"Honorable Mention" (haven't finished yet): Kenja no Ai/A Wise Person's Love - WOWOW/2016

This 4-episode drama draws inspiration from Tanizaki Junichiro's classic novel, Naomi, a Pygmalion-eque tale in which a man grooms a young woman to be his ideal wife, only to be pitifully controlled by her in the end. The Japanese title of the novel is 痴人の愛 (Chijin no Ai/A Fool's Love), and as a nod to the book, this show is titled 賢者の愛 (Kenja no Ai/A Wise Person's Love). Mayuko is an editor whose childhood frenemy Yuri has always taken from her what she wants for herself, including the love of Mayuko's life and her future literary client, Ryoichi. Yuri gets knocked up by him and becomes his wife, and once the baby's born Mayuko names her godson Naomi (you got it, in reference to the novel) and sets in motion a plan of ultimate revenge. She'll make her godson her plaything and toy with his heart, eventually throwing it in Yuri's face (or at least I assume that's the goal, I'm only 2 episodes in so far). Mayuko waits to make her move until Naomi's grown, and she's not actually attracted to him in any way, so I wouldn't call the show pedophilic. But it definitely has some unsettling predatory vibes... that's probably why it's on a cable channel. And making viewers uncomfortable is probably the point of it all anyway. 'Kenja no Ai' is shot like a movie, the minimalism in a lot of the scenes heightens the tension, and who doesn't love a vengeance story that hits below the belt? If you're a petty person who dreams of seeing moochers and users get their comeuppance, then Kenja no Ai is for you.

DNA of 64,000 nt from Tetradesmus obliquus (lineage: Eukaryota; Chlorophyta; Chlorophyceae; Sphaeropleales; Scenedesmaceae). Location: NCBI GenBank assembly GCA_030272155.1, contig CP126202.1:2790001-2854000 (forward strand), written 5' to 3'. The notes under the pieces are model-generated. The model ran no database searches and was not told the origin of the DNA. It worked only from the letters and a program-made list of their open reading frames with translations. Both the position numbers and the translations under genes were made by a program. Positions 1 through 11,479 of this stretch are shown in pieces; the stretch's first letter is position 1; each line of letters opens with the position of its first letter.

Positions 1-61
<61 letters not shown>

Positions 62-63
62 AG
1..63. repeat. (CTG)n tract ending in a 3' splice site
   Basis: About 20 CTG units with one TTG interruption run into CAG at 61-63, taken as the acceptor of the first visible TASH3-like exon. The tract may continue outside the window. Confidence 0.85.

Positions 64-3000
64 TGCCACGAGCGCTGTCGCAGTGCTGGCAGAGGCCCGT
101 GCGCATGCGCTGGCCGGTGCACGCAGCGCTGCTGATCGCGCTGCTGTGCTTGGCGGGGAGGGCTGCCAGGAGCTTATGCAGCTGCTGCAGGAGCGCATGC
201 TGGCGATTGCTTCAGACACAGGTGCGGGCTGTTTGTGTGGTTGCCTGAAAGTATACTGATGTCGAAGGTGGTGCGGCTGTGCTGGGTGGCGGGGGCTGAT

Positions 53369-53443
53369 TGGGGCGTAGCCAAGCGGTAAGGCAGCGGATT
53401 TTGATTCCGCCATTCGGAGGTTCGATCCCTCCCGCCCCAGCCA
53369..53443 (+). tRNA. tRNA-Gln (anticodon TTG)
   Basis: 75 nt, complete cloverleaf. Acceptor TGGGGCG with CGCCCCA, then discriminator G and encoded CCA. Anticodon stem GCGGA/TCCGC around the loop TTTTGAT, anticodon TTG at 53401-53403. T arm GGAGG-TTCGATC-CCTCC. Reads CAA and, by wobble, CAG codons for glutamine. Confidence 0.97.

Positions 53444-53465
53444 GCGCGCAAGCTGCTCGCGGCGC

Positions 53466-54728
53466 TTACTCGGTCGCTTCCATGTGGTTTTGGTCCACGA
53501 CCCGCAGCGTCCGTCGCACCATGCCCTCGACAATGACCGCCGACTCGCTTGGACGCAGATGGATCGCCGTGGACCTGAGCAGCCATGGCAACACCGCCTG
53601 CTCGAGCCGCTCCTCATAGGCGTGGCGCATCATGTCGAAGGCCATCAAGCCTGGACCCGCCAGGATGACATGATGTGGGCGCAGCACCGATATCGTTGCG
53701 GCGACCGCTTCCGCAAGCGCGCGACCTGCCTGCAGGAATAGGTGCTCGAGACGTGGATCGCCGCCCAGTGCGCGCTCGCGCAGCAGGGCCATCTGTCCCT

As far as my favorite drama from this summer goes, I have to choose 'Suki na Hito ga Iru Koto'. What can I say? The formula still works.

Sunday, October 16, 2016

BOOKS! (Darkness Visible + The House on Mango Street)

These two were part of one of my recent used book sale indulgences, and since they were both short and I've been determined to boost my numbers before year's end, I read them both fairly quickly. As such, I figured I'd review them together. New books, new review, new book model!